Games for Change 2017 (Part IV): A Healthcare Market Researcher’s Perspective

This is part 4 of a 4 part report on the 2017 Games for Change Festival held in NYC (July 31-August 2). Click here to see part 1. Click here to see part 2. Click here to see part 3.

The design of questionnaires remains a foundational, if not defining skillset for many market researchers—particularly those specialized in quantitative methods. Apprenticeships can be difficult for those who fail to avoid the infamous “double-barreled question”, do not quickly develop a grasp of “mutually exclusive and exhaustive”, or pick the wrong type of psychometric scale for the analytic purpose at hand. An equally important consideration for researchers is the actual respondent experience with the questionnaire-- including, in the case of on-line surveys, the interaction with the digital survey platform itself.

The design of games likewise demands mastery of a range of principles and techniques for creating satisfying game experiences. Successful designers need to build environments for play that operate according to discoverable rules, can be manipulated through intuitive interfaces, and are imbued with compelling narratives, challenges and feedback. On the surface, these concerns seem very different from those of the market researcher. Crafting and presenting an effective question seems very different from designing the mechanics that launch an angry bird into a nest of pigs. Researchers assess their success with questionnaires in terms of validity and reliability. Game designers assess their success in terms of engagement and fun.

As was evident at the 2017 Games for Change Festival, however, game designers share market researchers’ deep interest in cognitive and behavioral science. Moran Cref, professor at the Kellogg School of Management, set the tone with his G4C keynote presentation, How Unique are We? The New Neuroscience of Decision-making and Free Will. His main point, that people can’t really explain why they do what they do, would have been relevant and well received at any market research conference. Celia Hodent, Director of User Experience at Epic Games, focused on cognitive biases in her talk, What do Fake News and Video Games have in Common? Exploration of Some Human Mind Limitations and their Impact on our Behavior and Society. Her positioning of cognitive and behavioral science at the heart of good game design echoes our industry’s increasing emphasis on these disciplines in both the design and analysis of insightful market research.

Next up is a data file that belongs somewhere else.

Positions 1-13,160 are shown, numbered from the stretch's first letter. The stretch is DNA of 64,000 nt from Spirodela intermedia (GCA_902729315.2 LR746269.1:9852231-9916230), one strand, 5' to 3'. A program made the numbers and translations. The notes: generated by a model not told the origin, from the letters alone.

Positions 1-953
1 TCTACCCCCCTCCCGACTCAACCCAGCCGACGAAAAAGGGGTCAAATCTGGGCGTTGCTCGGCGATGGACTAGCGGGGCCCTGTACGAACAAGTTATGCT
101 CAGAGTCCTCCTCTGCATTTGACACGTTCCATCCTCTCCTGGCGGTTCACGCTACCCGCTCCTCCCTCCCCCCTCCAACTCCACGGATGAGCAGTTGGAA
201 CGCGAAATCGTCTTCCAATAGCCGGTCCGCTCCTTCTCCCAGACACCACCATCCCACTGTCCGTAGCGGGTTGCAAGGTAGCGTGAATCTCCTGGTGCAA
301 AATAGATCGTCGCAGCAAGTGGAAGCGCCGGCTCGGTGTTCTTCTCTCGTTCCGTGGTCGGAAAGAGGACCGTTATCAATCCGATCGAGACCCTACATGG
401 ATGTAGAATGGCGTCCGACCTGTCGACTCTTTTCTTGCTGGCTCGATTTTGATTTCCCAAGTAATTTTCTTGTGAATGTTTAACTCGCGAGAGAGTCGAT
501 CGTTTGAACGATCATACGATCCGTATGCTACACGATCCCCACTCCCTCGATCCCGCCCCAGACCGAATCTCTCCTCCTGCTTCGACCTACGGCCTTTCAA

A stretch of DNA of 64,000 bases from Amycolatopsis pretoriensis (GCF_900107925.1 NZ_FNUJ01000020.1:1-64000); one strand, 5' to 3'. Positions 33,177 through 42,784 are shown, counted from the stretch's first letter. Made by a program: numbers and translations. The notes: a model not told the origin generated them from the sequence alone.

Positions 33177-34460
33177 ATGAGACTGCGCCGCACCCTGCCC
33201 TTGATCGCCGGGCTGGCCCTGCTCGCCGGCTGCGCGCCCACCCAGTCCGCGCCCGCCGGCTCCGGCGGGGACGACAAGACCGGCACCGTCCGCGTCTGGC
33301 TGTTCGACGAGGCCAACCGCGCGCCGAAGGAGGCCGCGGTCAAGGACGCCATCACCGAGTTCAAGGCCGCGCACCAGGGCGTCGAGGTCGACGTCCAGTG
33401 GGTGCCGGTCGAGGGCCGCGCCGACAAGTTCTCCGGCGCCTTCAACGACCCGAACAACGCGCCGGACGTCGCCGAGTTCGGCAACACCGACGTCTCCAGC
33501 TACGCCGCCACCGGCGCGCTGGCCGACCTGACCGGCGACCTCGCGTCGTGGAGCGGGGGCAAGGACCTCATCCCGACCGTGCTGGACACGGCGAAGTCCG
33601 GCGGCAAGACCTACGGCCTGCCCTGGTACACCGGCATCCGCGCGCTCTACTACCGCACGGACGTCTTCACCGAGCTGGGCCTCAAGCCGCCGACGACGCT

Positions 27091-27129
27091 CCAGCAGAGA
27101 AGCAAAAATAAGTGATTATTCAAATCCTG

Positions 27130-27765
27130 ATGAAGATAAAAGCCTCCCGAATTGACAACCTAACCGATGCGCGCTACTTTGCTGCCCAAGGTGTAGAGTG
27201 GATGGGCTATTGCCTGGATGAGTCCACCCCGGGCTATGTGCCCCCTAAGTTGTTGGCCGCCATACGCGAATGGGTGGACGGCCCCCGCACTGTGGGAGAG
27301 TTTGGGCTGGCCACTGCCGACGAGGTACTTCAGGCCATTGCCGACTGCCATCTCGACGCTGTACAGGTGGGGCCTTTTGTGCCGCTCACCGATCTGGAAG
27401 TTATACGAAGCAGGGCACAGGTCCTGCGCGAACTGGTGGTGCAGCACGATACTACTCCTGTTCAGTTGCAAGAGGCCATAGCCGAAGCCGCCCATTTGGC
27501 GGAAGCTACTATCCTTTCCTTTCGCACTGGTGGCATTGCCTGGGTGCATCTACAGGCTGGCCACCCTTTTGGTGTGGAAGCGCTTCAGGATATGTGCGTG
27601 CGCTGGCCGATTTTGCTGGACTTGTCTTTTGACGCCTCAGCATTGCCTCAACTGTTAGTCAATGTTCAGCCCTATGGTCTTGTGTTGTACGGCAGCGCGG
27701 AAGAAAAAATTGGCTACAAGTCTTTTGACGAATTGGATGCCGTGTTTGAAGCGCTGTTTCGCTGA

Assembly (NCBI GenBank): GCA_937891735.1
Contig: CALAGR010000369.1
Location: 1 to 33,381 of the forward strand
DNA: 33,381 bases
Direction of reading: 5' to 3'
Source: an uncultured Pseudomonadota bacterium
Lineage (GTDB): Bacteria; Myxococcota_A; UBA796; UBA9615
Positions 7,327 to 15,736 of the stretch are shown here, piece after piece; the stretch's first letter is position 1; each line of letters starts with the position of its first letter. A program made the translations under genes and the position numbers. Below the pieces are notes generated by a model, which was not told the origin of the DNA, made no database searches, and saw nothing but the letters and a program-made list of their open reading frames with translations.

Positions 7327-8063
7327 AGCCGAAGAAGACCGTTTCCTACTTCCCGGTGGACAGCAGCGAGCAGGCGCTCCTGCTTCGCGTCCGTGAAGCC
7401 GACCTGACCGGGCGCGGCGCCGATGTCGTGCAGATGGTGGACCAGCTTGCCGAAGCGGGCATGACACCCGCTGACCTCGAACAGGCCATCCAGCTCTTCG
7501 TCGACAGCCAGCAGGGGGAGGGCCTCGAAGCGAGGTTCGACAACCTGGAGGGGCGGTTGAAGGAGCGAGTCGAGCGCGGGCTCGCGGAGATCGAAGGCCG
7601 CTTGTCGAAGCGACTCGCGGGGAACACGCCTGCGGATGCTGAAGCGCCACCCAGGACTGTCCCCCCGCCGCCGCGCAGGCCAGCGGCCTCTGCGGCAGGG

When we think, then, about the skills and mindsets that are common to market researchers and game designers, we find a mutual interest in exploring and applying cognitive and behavioral science learning. In our industry, this confluence of interest is already evident in the popularization of gamification as a way to “hack” the brains of respondents and make otherwise tedious surveys more engaging. Today, an appealing point a researcher might want to add to her resume would be “experience in the application of game mechanics to questionnaire design”.

But market researchers are going beyond mere gamification by re-designing survey environments from the ground up using novel software platforms inspired by serious games. Best termed simulations, these research environments channel much of the appeal and engagement of games while gathering research data in a context that is far more evocative of the real world than a questionnaire. At the heart of these efforts lies a simple premise—that insights into behavior can sometimes be generated more effectively by observing behavior within a simulation than by asking about it in a questionnaire. Mix up the simulation conditions according to experimental design, and you have a virtual laboratory for testing and applying cognitive and behavioral science theories—often more effectively than through questionnaires, and often more cost efficiently than through “real world” tests.

As these types of simulation gain more traction, market researchers will need to fuse their current research skills with simulation design expertise-- as well as with an appreciation of user experience akin to that possessed by game developers. They will also need to hone their skills in experimental design and master at least a basic body of cognitive and behavioral science theory. It may not be long before market researchers are found with titles like Simulation Architect or Simulation Analyst. And on their resumes, under Skills and Interests, these researchers will most likely include “playing games”.

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